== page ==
Why is My Kitten Crying? (and How to Help Them Stop)

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Congratulations on becoming the parent of a kitten! Now that your new kitten is settling into your home, you may notice your cat making noises that sound like crying. Hearing baby kittens cry is a sad sound, indeed. Read on to learn why kittens cry and how to help a crying kitten.

Why Kittens Cry

Much like a human baby, your kitten communicates with you through vocal sounds. A crying kitten is telling you they need something, pronto. Your cat will continue this behaviour throughout their life because it's an effective way to get your attention.

Small kitten, in a basket, lets out a small meow.

Generally, an otherwise healthy kitten cries because they want one or more of the following:

  • Food

  • Warmth

  • Affection

  • Playtime

  • Emotional comfort

A bored kitten is a (potentially) mischievous kitten, so keep them occupied! Playing with your kitten every day and providing them with enrichment will keep them mentally and physically satisfied.

How to Soothe a Crying Kitten

Knowing your kitten's developmental and nutritional needs during their first months will help you identify why they're crying. Here are common reasons why kittens cry at different ages, and how you can help soothe your kitten.

Newborn to 8 Weeks

Newborn kittens are deaf and blind. In their first weeks of life, it's normal to hear baby kittens crying or meowing to tell their mothers that they’re hungry or distressed, says Cats Protection. Kittens usually stay with their mothers until 8 weeks of age so that they can nurse and stay cosy. The weaning process will typically start at around 4 weeks and last 2–4 weeks. During weaning, the kitten might cry because they are hungry and their mother is not around for food. If you have a kitten younger than 8 weeks and their mother isn't there to help, you'll need to step in.

How to help: If you need to bottle-feed your kitten, the PDSA advises only feeding them a milk replacement specially designed for kittens. Other milks, like cow’s milk, won’t have the same balance of nutrients and may actually be harmful to your kitten. When you're not feeding them, kittens up to the age of 4 weeks should stay in a cat carrier or other safe container with plenty of blankets or towels to keep them warm. Providing them with a heating pad specifically for kittens is another option.

8 Weeks to 6 Months

A kitten's baby teeth will start to erupt at around 3 weeks, and will start to be replaced by their adult teeth around the 3-month mark. Teething can cause some discomfort, says the PDSA, but most cats don’t appear to be bothered by teething. Most kittens alleviate their discomfort by chewing on things, although they may also cry more than normal. If the crying is accompanied by red, swollen gums with discharge, or your kitten is pawing at their mouth a lot, contact your veterinarian right away — your kitten may need treatment.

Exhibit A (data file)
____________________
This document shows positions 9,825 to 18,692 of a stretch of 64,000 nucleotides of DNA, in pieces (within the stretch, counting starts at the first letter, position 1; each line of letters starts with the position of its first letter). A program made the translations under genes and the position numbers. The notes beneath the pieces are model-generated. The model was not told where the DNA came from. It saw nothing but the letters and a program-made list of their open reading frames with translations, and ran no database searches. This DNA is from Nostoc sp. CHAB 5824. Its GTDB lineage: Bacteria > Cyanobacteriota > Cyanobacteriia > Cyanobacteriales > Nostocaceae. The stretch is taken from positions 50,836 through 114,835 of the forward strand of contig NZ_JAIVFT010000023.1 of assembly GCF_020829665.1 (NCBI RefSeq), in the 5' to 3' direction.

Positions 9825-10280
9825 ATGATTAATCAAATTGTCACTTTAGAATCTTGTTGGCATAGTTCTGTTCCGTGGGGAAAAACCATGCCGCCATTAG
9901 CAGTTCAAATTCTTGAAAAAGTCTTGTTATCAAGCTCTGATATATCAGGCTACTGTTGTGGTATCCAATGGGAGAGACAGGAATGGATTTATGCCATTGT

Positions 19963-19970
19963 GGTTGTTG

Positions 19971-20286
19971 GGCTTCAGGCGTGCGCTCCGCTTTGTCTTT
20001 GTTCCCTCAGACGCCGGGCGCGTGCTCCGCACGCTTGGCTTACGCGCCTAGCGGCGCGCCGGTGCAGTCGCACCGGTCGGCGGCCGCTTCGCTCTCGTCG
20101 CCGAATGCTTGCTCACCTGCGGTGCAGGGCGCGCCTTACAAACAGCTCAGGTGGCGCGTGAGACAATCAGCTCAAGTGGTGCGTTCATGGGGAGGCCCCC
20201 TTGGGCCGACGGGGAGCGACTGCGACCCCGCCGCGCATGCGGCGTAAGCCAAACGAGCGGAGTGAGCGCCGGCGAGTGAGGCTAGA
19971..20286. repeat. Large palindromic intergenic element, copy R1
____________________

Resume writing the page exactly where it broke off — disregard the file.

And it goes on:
How to help: Give your kitten cat-safe chew toys to chew on. You can use a cold, wet washcloth to gently wipe your kitten's gums. This has the added benefit of getting your cat used to you poking around their mouth, which will make it easier to brush their teeth later on. Be sure to keep the experience pleasant, as you don’t want your kitten to associate any pain or discomfort with you putting your fingers in their mouths.

Your kitten quickly learns that you are the provider of food and they may start to cry around mealtimes, whenever you open the cupboard where their food is stored, or even if you walk into the room where the food is stored. Some people love chatting to their cats and will have entire conversations with them, while others prefer a quieter kitten.

How to help: If you like a talkative cat, you don’t need to do much. However, if you would prefer to redirect your kitten’s vocalisations, you can use the fact that they learn new things very easily by teaching them to come when you shake the food container, or to go into their cat carrier happily.

6 Months to Adulthood

As your teenage kitten approaches adulthood, their bodies and brains continue to grow and develop. As your cat is reaching their adult size, it is important to reassess their litter box. If you notice your kitten crying before, during or after using the litter box, it could be the result of painful urination or defecation.  

How to help: If your cat or kitten is showing signs of distress at the litter box, the first step is to have them evaluated by a veterinarian. However, creating a safe, clean and comfortable place for your cat to use the bathroom is recommended for all cats, even those not having any problems. Consider whether the litter box is big enough for your cat and whether they like the litter. The litter box should be about 1.5x the length of your cat and it should be easy to get in and out. Be sure to scoop daily and keep the area clean and tidy.

When to Call the Vet

If your kitten's crying doesn't stop or if you notice additional signs of distress, such as diarrhoea, vomiting, lethargy, decreased appetite or excessive grooming, speak with your vet or an on-call emergency vet.

Your kitten's meows and cries will change as they grow into a rambunctious young adult and beyond. Keep those lines of communication open by listening, responding and showing them lots of love.

Contributor Bio

Christine O'Brien

Christine O'Brien

Christine Brovelli-O'Brien, Ph.D., is a writer, researcher, STEAM educator, professional member of the Cat Writers' Association (CWA), and a devoted pet parent. Find and follow her and her cats on Instagram and Twitter @brovelliobrien

Reviewed by Dr. Hein Meyer, DVM, PhD, Dipl-ECVIM-CA and Dr. Aileen Pypers, BSc, BVSc, PGDip

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